• Peter Salovey has just four months until he settles into the President’s Office in Woodbridge Hall. Until then, the President-elect is on the move. Since Benjamin Polak took over as provost on Jan. 15, Salovey has devoted his full attention to preparations for the presidency. By the end of this semester, Salovey will have completed a partial world-tour to meet donors and introduce himself to the global Yale community. Though Salovey has been spotted in the lobby of the Yale Club of New York, trips down the Connecticut shoreline are just the beginning, as Salovey estimated he spends about one-third of his time traveling for the job.
    • University President-elect Peter Salovey wore two hats during this afternoon’s panel on the role of cultural centers on Yale’s campus, speaking both as Yale’s next president and as a social scientist. The event, which was hosted by La Casa as part of a weeklong campaign to increase awareness of the center, hosted three panelists — Salovey, Trumbull College Dean Jasmina Besirevic-Regan and Student Affairs Fellow Hannah Peck DIV ’11 — who discussed self-segregation, social identity and affirmative action. Salovey said the criticism cultural houses receive for being self-segregating is inevitable because race has been a sensitive issue in U.S. history.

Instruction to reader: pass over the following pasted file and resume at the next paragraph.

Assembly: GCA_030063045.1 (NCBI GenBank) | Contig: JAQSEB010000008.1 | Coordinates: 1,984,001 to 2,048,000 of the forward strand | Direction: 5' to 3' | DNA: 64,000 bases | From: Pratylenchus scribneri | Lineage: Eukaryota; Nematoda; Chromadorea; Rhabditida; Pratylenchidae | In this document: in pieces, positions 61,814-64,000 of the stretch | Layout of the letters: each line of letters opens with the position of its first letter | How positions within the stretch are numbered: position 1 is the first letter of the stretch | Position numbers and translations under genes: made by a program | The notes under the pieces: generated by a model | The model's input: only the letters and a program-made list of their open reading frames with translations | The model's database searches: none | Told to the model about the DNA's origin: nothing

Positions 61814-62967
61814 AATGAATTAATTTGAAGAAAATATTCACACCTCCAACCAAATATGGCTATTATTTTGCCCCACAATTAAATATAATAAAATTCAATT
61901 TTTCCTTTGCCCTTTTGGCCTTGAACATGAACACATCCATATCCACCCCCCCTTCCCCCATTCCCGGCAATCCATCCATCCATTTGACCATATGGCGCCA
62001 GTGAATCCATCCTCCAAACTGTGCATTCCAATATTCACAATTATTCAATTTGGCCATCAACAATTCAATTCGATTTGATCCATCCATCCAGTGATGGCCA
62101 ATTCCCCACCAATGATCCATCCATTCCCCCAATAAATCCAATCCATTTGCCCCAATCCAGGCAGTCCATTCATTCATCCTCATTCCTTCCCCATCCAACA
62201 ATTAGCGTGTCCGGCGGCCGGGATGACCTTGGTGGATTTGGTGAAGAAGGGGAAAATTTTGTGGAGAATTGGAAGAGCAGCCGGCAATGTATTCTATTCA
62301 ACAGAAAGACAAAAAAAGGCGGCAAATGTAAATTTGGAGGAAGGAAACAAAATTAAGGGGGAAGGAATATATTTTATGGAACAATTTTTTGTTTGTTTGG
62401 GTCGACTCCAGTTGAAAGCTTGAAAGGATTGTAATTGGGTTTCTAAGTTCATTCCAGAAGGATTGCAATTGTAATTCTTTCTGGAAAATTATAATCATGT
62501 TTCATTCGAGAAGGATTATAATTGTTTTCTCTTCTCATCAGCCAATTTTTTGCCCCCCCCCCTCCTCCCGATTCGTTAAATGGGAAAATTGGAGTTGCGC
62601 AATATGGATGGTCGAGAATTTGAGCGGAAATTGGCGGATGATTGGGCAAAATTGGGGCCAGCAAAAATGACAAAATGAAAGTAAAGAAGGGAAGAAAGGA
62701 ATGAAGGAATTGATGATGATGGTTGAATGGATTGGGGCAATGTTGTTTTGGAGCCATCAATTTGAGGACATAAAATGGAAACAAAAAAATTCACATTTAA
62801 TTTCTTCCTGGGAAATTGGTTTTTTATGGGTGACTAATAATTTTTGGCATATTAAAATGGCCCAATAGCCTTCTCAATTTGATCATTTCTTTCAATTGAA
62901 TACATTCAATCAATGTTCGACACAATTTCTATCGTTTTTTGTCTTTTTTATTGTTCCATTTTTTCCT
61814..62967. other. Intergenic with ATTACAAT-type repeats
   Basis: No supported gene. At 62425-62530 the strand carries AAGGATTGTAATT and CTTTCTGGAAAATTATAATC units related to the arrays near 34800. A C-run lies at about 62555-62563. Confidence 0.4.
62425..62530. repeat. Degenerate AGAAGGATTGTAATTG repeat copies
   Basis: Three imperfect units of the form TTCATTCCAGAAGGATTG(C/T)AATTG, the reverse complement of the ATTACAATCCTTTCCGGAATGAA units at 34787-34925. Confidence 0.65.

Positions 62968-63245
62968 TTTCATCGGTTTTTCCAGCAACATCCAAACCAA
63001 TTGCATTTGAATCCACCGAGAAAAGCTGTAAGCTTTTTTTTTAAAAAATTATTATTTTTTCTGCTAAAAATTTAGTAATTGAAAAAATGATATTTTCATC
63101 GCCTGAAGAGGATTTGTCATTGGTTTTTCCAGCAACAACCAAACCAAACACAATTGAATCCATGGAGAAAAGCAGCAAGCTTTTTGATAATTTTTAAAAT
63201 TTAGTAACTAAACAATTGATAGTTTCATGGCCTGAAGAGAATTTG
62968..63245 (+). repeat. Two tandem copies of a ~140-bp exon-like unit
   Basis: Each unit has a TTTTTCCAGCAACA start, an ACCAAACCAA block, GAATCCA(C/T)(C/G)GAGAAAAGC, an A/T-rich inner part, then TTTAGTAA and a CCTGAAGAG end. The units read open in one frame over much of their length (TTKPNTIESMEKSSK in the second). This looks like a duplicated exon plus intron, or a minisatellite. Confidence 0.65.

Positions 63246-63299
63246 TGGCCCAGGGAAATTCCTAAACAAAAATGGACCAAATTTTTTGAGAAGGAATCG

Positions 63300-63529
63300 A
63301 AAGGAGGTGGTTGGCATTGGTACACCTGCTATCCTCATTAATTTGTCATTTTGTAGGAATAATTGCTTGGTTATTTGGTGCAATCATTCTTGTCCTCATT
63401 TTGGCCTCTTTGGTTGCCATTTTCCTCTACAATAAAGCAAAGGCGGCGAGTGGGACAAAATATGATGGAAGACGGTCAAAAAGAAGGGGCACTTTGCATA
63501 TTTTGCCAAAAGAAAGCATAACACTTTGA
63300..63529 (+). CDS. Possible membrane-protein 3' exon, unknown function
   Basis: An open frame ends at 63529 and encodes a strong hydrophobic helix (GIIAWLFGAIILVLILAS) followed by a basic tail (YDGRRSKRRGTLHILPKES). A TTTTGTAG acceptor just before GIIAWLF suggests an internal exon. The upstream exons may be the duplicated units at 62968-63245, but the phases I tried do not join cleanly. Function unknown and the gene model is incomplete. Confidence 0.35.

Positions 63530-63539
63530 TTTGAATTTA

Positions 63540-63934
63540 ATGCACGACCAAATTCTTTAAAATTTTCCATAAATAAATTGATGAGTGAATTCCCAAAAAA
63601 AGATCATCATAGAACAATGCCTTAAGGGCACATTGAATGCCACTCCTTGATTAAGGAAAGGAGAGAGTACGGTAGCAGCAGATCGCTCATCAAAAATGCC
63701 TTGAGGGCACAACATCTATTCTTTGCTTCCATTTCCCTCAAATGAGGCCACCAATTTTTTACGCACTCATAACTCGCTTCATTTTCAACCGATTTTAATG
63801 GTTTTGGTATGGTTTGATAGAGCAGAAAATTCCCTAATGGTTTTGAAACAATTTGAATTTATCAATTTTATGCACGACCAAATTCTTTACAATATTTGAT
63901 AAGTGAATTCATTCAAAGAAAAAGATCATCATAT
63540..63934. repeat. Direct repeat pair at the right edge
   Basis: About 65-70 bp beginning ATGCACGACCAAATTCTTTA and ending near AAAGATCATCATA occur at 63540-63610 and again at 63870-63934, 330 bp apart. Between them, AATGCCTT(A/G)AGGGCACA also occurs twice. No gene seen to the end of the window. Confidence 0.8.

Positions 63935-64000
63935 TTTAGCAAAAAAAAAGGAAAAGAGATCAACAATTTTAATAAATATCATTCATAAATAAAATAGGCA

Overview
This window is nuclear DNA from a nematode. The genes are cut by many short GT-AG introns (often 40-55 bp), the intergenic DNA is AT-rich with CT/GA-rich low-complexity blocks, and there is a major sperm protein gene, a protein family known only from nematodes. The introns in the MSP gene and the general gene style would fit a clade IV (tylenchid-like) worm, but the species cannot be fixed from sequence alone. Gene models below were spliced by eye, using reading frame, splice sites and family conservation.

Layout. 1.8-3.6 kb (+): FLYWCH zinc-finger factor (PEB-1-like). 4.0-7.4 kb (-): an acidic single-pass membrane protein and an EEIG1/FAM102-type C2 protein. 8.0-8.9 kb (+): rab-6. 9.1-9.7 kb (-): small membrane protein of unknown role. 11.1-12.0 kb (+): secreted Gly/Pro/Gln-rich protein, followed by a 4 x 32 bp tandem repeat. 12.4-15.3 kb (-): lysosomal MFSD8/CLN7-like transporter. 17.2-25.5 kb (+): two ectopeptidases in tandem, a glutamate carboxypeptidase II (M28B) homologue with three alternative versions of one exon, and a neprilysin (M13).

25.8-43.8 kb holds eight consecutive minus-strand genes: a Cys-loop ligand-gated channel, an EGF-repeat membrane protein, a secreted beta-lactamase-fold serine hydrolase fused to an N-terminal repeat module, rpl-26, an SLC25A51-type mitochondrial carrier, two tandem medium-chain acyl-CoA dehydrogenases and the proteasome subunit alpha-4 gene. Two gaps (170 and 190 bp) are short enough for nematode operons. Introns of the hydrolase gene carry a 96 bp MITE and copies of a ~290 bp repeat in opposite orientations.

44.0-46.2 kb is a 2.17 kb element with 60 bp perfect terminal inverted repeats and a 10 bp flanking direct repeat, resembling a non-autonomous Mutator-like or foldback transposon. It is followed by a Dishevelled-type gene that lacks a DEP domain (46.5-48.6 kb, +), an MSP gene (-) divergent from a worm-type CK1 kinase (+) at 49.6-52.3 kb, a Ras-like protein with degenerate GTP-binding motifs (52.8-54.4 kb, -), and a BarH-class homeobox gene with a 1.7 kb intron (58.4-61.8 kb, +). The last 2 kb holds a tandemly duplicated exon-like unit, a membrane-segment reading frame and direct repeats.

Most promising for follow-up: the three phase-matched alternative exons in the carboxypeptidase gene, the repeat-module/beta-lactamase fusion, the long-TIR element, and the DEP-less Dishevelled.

High of 32 degrees, low of 20 degrees, mostly sunny and clear.


    In the colleges

    Breakfast: Steelcut Oats, Waffle Bar, Lemon Meltaway Cake Ring

    Lunch: Tortilla Soup Mezclado, Orzo Vegetable Soup, Chef’s Choice Grilled Flatbread, Berkeley Mac & Cheese, Black Eyed Peas & Chili Casserole, Honey Mustard Dip, Duck Sauce, Grilled Garden Burger, Hand-breaded Chicken Tenders, Chicken Club Wrap, Bourbon Yams, Fresh Market Vegetable, Southwestern Potato Salad, Chipotle Carrot & Cucumber Salad, Orange Almond Cupcake, Coconut Macaroon

    Dinner: Tortilla Soup Mezclado, Orzo Vegetable Soup, Turkey Stew, St. Louis Style BBQ Spareribs, Baking Powder Biscuit, Tofu & Grilled Vegetables, Sweet Potato & Quinoa Burger, Grilled Garden Burger, Curly Fries, Fresh Market Vegetable, Southwestern Potato Salad, Chipotle Carrot & Cucumber Salad, Apple Strudel

    In Commons

    Breakfast: Grits, Waffle Bar, Omelets To Order, Cage-Free Scrambled Egg Whites, Cage-Free Scrambled Eggs, Breakfast Sausage Pattie, Potato Pancakes

    Lunch: Roasted Corn & Tomato Soup, English Beef Barley Soup, Home-Style All Beef Meatloaf, Baked Polenta, Spaghetti, Black Bean Quesadilla, Grilled Chicken Breast, Pepperoni Pizza, Eggplant Pizza, Cheese Pizza, Pork Char Siew, Chef’s Choice WOK, Vegetable Fried Rice, Jasmine Rice, Roast Beef Sand with Caramelized Onions, Mashed Potatoes, Fresh Market Vegetable, Peas & Carrots, Barley, Corn & Tomato with Smoked Mozzarella, Arugula & Nectarine Salad, Orange Almond Cupcake, Toffee Coffee Cookie